Picking berries in the Norwegian Arctic is a common pastime for people living there. In late summer, the wild, open landscapes are rife with blueberries, lingonberries, cloudberries, and crowberries, all there for the taking. Among berry-picking Norwegians, it is a little-known fact that each species of berry contains multiple subspecies. The secret to distinguishing them involves identifying subtle morphological differences in the plants’ leaves, flowers, and pollen that can be essentially impossible to discern with the naked eye.
These subtle differences have long been known to Inger Greve Alsos, a berry picker and a botanist and molecular biologist at the University of Tromsø, 220 miles above the Arctic circle. Along with colleagues at the university museum’s research center, Alsos is currently taking part in the formidable task of genetically identifying not just all the species and subspecies of berries, but all the flora and fauna in Norway.
It’s all part of a countrywide project called the Norwegian Barcode of Life (NorBOL). The effort, which is distributed across multiple research centers and has been funded by the Research Council of Norway and other institutions since its launch as a national project in 2014, aims to provide a reference database of all taxa in the country. Researchers hope that the data will provide the basis for monitoring biodiversity, primarily in the Arctic, in the face of climate change.
“In parts of the Arctic, like Svalbard, the increase in temperature as a result of climate change is three times the global rate,” Alsos tells The Scientist. “The high Arctic is like an early warning system that can tell us what can happen to other ecosystems further south. Knowledge of what happens to biodiversity in the Arctic is therefore essential globally.”
The project’s central technique, called DNA barcoding, is a method that enables the classification of all life forms via genetic markers—called barcodes—unique to particular genotypes. Barcoding can also facilitate the discovery of new species. Using this approach, new and existing taxa can be classified unambiguously, beyond the species level and without the expertise of taxonomists, explains Paul Hebert, a biologist at the University of Guelph in Canada who introduced the concept in the early 2000s but is not involved in NorBOL. “Register [the barcode] for a particular gene in each plant species, and you can discriminate them next time they are encountered,” he says, “even if it’s just a grain of pollen or a leaf fragment in a caterpillar.”
Alsos and senior engineer Marie Merkel, who are in charge of barcoding vascular plants and fungi as part of NorBOL, have already barcoded about 2,000 plant varieties, using DNA that they and their colleagues have obtained either by extraction from the museum’s archive of specimens or by going out into the wilderness. The information will ultimately be entered into the Barcode of Life Data System—an ambitious global database project initiated by Hebert that aims to document all life on Earth. So far, Norwegian researchers throughout the country have collected samples from about 19,000 species, of an estimated 60,000 in the whole of Norway. “NorBOL is making the reference library; going out and finding the genetic fingerprint for every single species,” explains Merkel. “Then you can use the library that NorBOL is creating for other projects.”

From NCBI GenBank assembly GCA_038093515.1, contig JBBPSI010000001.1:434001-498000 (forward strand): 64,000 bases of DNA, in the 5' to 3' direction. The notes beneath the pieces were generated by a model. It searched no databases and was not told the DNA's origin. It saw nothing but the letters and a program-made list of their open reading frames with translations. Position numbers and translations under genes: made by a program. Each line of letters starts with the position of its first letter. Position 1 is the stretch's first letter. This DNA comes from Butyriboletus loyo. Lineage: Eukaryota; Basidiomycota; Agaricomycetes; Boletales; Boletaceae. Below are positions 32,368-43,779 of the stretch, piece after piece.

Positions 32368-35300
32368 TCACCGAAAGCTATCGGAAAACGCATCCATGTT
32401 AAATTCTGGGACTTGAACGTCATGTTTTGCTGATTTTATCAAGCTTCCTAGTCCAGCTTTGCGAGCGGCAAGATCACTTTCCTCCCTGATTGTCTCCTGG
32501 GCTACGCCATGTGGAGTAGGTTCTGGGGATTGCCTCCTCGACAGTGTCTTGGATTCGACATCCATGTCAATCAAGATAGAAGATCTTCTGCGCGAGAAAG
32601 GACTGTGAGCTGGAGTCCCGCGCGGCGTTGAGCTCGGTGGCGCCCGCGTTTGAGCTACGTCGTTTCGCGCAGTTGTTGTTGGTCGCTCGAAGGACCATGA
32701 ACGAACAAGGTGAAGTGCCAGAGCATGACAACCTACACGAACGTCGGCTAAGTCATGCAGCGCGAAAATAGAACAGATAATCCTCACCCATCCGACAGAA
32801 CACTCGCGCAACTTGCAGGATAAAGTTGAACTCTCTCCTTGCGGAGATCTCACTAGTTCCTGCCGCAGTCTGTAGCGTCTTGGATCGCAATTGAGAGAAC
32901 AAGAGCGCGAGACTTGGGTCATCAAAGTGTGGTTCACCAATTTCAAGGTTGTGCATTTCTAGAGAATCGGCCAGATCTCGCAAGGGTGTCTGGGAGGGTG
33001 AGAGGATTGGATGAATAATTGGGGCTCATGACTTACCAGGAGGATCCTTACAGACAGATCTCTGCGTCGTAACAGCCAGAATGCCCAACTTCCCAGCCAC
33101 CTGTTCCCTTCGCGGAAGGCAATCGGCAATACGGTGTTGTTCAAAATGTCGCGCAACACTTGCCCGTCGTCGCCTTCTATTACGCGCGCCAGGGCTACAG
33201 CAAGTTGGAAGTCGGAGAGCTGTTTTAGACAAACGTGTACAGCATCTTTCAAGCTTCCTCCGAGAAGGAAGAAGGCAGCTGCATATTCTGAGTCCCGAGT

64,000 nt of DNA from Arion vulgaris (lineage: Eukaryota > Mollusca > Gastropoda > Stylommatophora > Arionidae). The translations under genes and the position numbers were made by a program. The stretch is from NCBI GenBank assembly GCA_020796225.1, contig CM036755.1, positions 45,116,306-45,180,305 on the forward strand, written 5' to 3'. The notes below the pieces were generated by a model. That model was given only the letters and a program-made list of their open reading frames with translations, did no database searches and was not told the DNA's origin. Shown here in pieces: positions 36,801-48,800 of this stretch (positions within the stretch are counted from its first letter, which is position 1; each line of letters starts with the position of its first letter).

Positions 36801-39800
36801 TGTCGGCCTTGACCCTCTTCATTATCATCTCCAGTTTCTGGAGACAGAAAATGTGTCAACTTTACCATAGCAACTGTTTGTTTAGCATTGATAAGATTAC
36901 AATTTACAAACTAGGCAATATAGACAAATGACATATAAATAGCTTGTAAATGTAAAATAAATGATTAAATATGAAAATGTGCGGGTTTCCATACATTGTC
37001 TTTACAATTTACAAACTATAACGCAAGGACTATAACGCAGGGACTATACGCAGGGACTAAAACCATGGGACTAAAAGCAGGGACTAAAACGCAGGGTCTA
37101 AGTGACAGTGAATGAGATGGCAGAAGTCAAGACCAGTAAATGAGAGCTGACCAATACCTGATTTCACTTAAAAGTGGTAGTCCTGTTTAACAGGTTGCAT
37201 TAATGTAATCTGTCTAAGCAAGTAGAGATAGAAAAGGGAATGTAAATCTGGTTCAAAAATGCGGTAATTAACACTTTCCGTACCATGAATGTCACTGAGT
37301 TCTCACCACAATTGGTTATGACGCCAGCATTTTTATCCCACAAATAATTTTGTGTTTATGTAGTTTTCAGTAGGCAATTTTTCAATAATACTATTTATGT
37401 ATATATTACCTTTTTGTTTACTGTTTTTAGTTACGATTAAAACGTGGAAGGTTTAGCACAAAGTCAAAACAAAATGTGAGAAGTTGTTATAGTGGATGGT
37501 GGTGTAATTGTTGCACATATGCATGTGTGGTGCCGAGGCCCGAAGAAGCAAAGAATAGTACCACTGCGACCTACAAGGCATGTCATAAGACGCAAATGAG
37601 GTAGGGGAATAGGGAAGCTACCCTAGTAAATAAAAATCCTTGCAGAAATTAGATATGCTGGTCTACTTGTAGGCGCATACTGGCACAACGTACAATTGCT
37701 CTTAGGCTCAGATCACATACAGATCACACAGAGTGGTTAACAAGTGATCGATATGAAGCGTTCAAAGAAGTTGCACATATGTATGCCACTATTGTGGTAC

The high Arctic is like an early warning system that can tell us what can happen to other ecosystems further south.—Inger Greve Alsos, University of Tromsø
Some of those projects entail using the data to help target conservation efforts where they are most needed. For example, a new project at the University of Tromsø Museum’s research center, dubbed IceAGenT, involves using the database, together with evidence of the Arctic biota’s responses to past climate change, to predict the effects of current and future climate change on selected species of plants.
IceAGenT is one part of a complex of university initiatives to use the data to better understand the region’s biological resilience. Researchers working on the museum research center’s ECOGEN project, for example, have been obtaining sediment samples from Arctic lakes (PLOS ONE, 13:e0195403, 2018). They then compare DNA from those samples to DNA in the barcode library. The team, which includes Alsos, has been able to use these data to reconstruct previous warming periods and the corresponding changes in biodiversity (Boreas, doi:10.1111/bor.12357, 2018).
Specifically, the researchers have shown that around 8,000 years ago, when the climate was particularly warm and glaciers in the region had begun melting, the tree line was farther north than scientists previously thought. Additionally, “the species we find there were farther north than their current limit,” explains Alsos. The barcode library could help assess changes in biodiversity associated with previous warming periods to determine if any species extinctions occurred within the Arctic ecosystems, she adds. “This is important because it shows us what to expect now.”
This ability to turn back the clock on current patterns of biodiversity can provide some powerful insight, botanist Jeff Saarela explains in an email to The Scientist. Saarela researches Arctic biodiversity using barcoding techniques at the Canadian Museum of Nature but is not involved in the NorBOL project. “We can use present-day genetic information to reconstruct how a plant species attained its current distribution after the glaciers melted some 10,000 years ago.”
By providing such data on species’ responses to a warming climate, the significance of the Norwegian barcoding project extends far beyond the Arctic circle, notes the University of Guelph’s Hebert. “Arctic ecosystems are the bellwether for global change,” he says. “It’s for this reason they merit special investigation.”